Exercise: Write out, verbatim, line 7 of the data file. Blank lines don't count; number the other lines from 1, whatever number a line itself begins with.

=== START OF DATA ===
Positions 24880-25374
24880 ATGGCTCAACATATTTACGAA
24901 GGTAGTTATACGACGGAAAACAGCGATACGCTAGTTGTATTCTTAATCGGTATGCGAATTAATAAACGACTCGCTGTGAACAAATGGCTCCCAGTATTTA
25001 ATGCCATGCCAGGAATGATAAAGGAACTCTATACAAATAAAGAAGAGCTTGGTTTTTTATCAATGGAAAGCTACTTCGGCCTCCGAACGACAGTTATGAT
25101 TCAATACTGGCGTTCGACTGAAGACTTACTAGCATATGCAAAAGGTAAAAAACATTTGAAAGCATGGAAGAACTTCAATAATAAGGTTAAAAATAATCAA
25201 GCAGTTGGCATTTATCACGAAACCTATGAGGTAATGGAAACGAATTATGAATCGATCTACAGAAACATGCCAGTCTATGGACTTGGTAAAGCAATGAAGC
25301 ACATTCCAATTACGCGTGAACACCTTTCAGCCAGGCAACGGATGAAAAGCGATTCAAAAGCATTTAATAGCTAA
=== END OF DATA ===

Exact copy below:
25301 ACATTCCAATTACGCGTGAACACCTTTCAGCCAGGCAACGGATGAAAAGCGATTCAAAAGCATTTAATAGCTAA